THE PIPER – ONE SHOT
Story: Raven Gregory, Joe Brusha and Ralph Tedesco
Writer: Ralph Tedesco
Artist: Allan Otero
Colorist: Studio Cirque
Letterer: Jim Campbell
Cover A: Angel Medina and Thomas Mason
Cover B: Rich Bonk and Jason Embury
Editor: Ralph Tedesco
Publisher: Zenescope Entertainment
Previously in The Dream Eater Saga: The Dream Eater was released, most everyone was scared. The Dream Eater killed the Queen(s) of Hearts and is now after his second victim, The Piper.
We open on a brief retelling of the original tale of the Pied Piper, hired to get the rats out of Hamelin Town, and when the townsfolk refused to pay he took the children instead and drowned them. Here is where the comic breaks from most traditional tellings of the story as the townsfolk retaliate and drown the Piper as well. Of course that didn’t last and we flash-forward to present day as the Piper does his work: killing. As the story begins, he is fulfilling the revenge wish of an old man who lost his wife to a drunk driver, however it is not the driver that is dying here (presumably he’s already dead) but the doctor that couldn’t save the man’s wife and family. After the old man asks why he would kill the innocents, the Piper explains there are no innocents and sets up his own origin story, which is kind of interesting.
Apparently the Piper had been in love and when he and his beloved are found together he is accused of rape. Suffering and surviving the tortures her family puts him through he learns of his power and summons hordes of beasts to kill them. He’s shown to be even crazier when, while begging him to stop, he eviscerates his love with his own flute.
With his story told and job completed he takes his payment (what I can only assume is either the old man’s soul or his life essence) and leaves to find the Dream Eater waiting for him. The Dream Eater, being the overwhelming bad ass that he is reaches down the Pipers throat and takes the “soul” back and restores the old man. A battle ensues in which the Piper does get one good lick in but to no real avail. Fortunately, for him at least, he is summoned away at the last moment by the next player on the stage.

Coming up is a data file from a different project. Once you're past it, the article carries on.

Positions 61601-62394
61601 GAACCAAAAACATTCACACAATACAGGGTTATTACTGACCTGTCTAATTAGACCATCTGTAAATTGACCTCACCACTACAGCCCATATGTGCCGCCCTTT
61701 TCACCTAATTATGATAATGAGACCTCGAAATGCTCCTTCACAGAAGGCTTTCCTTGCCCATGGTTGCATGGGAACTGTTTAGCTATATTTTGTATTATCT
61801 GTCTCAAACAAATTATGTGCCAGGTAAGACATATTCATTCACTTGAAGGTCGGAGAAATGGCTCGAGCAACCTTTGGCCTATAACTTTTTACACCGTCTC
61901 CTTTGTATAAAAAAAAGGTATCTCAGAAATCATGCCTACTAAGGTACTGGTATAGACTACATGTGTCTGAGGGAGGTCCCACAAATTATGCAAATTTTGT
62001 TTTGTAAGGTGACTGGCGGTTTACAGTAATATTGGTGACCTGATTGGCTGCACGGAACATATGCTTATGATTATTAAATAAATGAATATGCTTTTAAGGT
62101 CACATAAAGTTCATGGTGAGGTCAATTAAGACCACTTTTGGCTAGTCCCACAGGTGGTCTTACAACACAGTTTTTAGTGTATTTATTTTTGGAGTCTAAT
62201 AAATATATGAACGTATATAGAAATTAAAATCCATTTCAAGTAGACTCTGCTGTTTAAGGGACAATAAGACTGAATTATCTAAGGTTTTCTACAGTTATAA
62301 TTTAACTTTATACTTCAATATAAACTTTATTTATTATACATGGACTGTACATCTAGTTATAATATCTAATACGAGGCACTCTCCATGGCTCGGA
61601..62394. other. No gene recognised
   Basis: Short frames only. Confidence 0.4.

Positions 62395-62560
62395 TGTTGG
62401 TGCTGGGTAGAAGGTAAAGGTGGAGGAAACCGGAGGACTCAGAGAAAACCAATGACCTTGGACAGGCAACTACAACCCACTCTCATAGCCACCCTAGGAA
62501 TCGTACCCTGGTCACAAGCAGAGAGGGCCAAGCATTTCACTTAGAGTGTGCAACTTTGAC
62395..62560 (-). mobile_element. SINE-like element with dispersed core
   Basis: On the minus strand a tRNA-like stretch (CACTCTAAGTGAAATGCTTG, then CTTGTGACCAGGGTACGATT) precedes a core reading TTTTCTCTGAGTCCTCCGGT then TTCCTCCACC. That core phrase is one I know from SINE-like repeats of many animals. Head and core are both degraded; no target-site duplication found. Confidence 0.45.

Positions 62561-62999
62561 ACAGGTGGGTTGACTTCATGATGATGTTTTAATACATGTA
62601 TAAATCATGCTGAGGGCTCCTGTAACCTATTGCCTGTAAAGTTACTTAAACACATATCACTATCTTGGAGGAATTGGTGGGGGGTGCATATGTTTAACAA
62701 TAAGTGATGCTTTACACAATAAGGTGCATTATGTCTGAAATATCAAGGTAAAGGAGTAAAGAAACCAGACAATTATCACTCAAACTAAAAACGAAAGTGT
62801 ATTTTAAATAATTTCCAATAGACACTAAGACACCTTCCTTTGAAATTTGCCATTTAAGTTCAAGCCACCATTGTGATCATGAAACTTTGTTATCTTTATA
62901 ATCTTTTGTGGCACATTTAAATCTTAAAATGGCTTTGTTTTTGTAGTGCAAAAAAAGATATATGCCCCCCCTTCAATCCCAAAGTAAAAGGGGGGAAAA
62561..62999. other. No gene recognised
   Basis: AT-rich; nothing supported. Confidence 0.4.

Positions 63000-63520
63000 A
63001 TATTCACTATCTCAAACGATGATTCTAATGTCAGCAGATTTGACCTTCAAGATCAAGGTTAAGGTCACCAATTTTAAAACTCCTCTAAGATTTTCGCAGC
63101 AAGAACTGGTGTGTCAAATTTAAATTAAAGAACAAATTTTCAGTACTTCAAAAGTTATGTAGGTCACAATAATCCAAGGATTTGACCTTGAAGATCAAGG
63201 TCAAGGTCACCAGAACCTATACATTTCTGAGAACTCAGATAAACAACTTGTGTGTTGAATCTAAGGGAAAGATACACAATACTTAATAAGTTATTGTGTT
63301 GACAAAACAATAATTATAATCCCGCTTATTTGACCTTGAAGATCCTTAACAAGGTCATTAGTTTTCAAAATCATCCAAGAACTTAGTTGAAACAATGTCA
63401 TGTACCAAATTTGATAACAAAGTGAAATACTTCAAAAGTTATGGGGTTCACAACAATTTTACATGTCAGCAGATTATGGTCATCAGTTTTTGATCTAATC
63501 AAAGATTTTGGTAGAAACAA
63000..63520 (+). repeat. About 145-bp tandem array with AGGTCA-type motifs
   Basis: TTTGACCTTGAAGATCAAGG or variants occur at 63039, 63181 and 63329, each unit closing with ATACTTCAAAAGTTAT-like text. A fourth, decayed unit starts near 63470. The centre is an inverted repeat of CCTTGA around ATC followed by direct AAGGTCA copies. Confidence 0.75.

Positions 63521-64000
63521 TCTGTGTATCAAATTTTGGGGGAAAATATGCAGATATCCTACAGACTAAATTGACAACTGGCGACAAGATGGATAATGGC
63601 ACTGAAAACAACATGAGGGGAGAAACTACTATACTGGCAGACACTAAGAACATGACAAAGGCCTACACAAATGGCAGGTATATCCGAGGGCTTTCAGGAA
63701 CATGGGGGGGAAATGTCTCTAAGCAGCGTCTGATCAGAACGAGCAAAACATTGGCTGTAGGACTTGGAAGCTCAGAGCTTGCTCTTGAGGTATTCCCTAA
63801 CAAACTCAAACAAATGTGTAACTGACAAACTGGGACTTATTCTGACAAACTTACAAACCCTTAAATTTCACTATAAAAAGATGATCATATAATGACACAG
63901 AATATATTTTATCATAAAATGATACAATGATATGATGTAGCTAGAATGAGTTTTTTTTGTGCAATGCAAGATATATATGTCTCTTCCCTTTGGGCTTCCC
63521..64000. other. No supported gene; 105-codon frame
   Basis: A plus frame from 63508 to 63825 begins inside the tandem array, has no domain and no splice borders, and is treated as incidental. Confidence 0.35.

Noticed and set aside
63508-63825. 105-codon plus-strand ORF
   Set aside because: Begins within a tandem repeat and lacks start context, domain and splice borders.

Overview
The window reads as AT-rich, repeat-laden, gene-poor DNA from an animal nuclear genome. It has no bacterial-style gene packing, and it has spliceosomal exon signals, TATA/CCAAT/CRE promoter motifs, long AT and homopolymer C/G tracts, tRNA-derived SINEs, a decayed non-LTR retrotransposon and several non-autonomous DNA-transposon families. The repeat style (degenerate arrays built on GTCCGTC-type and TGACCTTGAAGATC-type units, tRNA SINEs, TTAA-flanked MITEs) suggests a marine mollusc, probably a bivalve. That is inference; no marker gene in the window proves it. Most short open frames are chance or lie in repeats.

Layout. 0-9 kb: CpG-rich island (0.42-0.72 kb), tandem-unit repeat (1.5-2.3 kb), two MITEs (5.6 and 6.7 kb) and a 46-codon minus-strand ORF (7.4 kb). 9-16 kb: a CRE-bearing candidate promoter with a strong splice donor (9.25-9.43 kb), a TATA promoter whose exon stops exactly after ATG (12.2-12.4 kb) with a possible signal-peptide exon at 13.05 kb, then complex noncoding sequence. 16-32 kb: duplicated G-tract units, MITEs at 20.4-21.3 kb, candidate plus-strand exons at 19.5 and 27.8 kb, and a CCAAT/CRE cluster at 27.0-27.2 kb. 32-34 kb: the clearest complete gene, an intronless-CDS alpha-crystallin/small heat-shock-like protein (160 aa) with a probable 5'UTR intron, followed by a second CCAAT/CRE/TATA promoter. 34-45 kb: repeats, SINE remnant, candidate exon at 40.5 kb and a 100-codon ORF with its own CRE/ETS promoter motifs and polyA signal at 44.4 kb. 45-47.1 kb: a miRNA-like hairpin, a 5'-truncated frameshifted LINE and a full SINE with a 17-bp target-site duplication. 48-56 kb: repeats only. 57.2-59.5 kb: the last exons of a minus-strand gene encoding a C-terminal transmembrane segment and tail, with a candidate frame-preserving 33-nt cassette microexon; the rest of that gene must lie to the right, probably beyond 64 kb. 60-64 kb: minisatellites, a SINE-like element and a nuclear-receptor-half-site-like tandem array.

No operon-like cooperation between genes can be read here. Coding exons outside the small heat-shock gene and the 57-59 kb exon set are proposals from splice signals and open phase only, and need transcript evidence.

The artwork is solid. There wasn’t anything that truly wowed me in this issue, but there also wasn’t anything that really bothered me. There were points that were better than others and points that were worse, but nothing in here sticks out as specifically noteworthy and as an overall piece, it was simply good.
BOTTOM LINE: SURE
Unlike the previous issue in the story arc, we actually get some real substance here, and while that substance isn’t the best I’ve read it was still good. I guess the best description I have for this is rather than being underwhelmed and disappointed or overwhelmed and elated, I am simply “whelmed” and satisfied. This sense of “whelming” earns the book a decent 3 out of 5 stars.